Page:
Learn how to use linear approximation to approximate the value in calculus. Practice differentials & relative error & linear approximation examples in calculus.

Sometimes for a complicated function, we do not know or it is difficult to find the value at a particular value of x, in these cases we use the tangent line at\( (a,\, f(a))\) as an approximation to the curve \(y = f(x) \)where x is near 'a'.'.

Consider a curve \(y = f(x) \) and points \(A\, (a,\, f(a))\) and \(B\, (b,\, f(b))\) on it.

\(\therefore\) Slope of chord \(AB=\dfrac {f(b)-f(a)}{b-a}\)

If B is close to A or \(b-a\rightarrow0\), we can say that slope of tangent at

\(A\cong\dfrac {f(b)-f(a)}{b-a}\)

- Now let \(b=a+h\), where 'h' is small.

\(\therefore \;\dfrac {dy}{dx}\Bigg|_{x=a}\cong\dfrac {f(a+h)-f(a)}{h}\)

\(\therefore f(a+h)\cong f(a)+h\dfrac {dy}{dh}\Bigg|_{x=a}\)

- We say that

\(L(x)=f(a) + (x-a) f'(a)\) (a + h = x)

is the linearization of 'f' at a.

- We can approximate the values of \('f'\) at values of x close to \('a'\) by this approximation formula.

Steps for finding the linearization of 'f' at x = a

1. Find f '(x)

2. Use \(L(x)=f(a) + (x-a) f'(a)\)

(a will be given)

- \(L(x)\) gives the approximate value of function when x is close to 'a'

A \(\dfrac {7x}{4}-\dfrac {1}{5}\)

B \(\dfrac {7x}{6}+12\)

C \(\dfrac {8x}{3}-\dfrac {16}{3}\)

D \(\dfrac {8x}{5}+\dfrac {1}{4}\)

We define differential \(dx\) as an independent variable such that differential dy is defined as

\(dy=f'(x)\;dx\) whenever \(y=f(x)\).

- \(dy\) is dependent variable which depends on \(dx\) and \(x\).
- The idea of differentials is to find out the change in dependent variable \(dy\) when there is a change in the independent variable \(dx\) for a certain function \(f(x).\)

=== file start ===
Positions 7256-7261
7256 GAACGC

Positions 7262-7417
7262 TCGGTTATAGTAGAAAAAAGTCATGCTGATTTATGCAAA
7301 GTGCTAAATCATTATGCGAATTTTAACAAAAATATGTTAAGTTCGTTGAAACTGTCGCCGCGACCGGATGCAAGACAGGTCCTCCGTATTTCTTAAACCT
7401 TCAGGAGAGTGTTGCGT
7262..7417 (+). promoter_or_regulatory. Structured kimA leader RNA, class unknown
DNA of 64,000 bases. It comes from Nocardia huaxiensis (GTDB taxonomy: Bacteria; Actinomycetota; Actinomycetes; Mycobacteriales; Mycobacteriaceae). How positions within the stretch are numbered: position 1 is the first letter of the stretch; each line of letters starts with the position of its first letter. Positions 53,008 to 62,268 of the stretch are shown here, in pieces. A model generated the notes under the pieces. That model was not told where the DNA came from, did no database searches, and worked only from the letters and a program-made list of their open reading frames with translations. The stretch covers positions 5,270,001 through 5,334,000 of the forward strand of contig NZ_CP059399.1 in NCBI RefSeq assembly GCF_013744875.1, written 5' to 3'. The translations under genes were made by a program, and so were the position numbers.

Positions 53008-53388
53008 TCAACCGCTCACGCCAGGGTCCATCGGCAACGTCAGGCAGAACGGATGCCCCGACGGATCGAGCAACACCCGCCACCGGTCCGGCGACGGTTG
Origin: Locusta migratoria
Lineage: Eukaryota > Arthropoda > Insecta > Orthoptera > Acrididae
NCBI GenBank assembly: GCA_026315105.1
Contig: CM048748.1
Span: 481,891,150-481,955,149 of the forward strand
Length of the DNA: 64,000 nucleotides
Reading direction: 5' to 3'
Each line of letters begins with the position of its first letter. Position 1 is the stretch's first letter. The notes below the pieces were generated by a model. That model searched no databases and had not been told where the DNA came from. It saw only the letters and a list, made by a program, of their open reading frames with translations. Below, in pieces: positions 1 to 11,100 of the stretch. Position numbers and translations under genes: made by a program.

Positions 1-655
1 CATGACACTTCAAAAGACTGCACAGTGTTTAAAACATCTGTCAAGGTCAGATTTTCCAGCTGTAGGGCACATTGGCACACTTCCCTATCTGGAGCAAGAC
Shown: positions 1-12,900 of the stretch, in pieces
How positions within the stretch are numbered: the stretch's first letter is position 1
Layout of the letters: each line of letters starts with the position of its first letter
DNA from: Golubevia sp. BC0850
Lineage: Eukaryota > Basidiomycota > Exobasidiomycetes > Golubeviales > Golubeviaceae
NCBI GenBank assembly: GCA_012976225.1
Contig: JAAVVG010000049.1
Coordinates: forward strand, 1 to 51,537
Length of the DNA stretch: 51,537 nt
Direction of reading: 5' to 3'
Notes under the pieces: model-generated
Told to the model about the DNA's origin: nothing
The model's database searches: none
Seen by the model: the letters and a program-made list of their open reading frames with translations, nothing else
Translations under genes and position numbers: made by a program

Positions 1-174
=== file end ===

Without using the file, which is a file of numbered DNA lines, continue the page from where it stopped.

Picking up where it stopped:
\(\Delta y=\)Actual change in y

\(dy=\) amount by which tangent line rises or falls.

A \(\dfrac {1-x}{2\sqrt x{(1+x)}^2}\;dx\)

B \(\dfrac {1+x}{(1-x)^2}\;dx\)

C \(\dfrac {1-x}{2{(1+x)^2}}\;dx\)

D \(2\,tan\,x\;dx\)

The function \(y=f(x)\) can be evaluated for dy, using

**\(dy=f'(x)\;dx\)**

Consider a curve \(y=f(x)\)

A point \(P(x,f(x))\) and \(Q(x+\Delta x,\;f(x+\Delta x))\)are take on it.

We see that \(\Delta y = f(x+\Delta x)-f(x)\)

whereas \(dy=f'(x)dx\)

A \(dy=-0.5 \\ \Delta y=-0.48\)

B \(dy=-0.025 \\ \Delta y=-0.023\)

C \(dy=0.1 \\ \Delta y=0.09\)

D \(dy=-1.2\\ \Delta y=-1.3\)

Suppose volume of sphere

\(V=\dfrac {4}{3}\pi r^3\), then if there is an error of \(\Delta r\) or \(dr\) in measurement of radius then the maximum error in the measurement of volume is

\(d V=4\,\pi\,r^2\;dr\)

- Relative Error = \(\dfrac {d V}{V}=\dfrac {4\,\pi\,r^2\;dr}{4/3\,\pi\,r^3}=\dfrac {3}{r}\;dr\)
- Whenever two quantities are related an error in measurement of one quantity will lead to an error in measurement of other. Differentiate both sides of equation between two quantities.

A 240 cm3

B 510 cm3

C 105 cm3

D 70 cm3

Relative Error = \(\dfrac {\text {Maximum Error}}{\text {Total quantity}\nearrow}(\text {whose error is measured})\)

Suppose the radius of sphere is measured and found to be 'a' with maximum positive error of say 't' then

\(V=\dfrac {4}{3}\,\pi\,r^3\)

\(\Rightarrow dV =4\pi\,\underbrace{r^2}_{a^2}\;\underbrace{dr}_{t}\) ( \(dV \rightarrow\) approximate to error in volume = \(\Delta V\))

\(=4\pi\,a^2\,t\)

- If errors are expressed in percentage, such errors are called percentage errors.
- For example

Relative Error = \(\dfrac {\text {Measured Value - True Value}}{\text {True Value}}\)

- Percentage Error = Relative error × 100
- Suppose the radius of the sphere is \(r\) then its volume is \(V=\dfrac {4}{3}\,\pi\,r^3\)
- If the error in the measured value of \(r\) is denoted by \(dr\).
- The relative error in the radius is given by \(\dfrac {dr}{r}\)
- Percentage error will be given by \(\dfrac {dr}{r}×100\)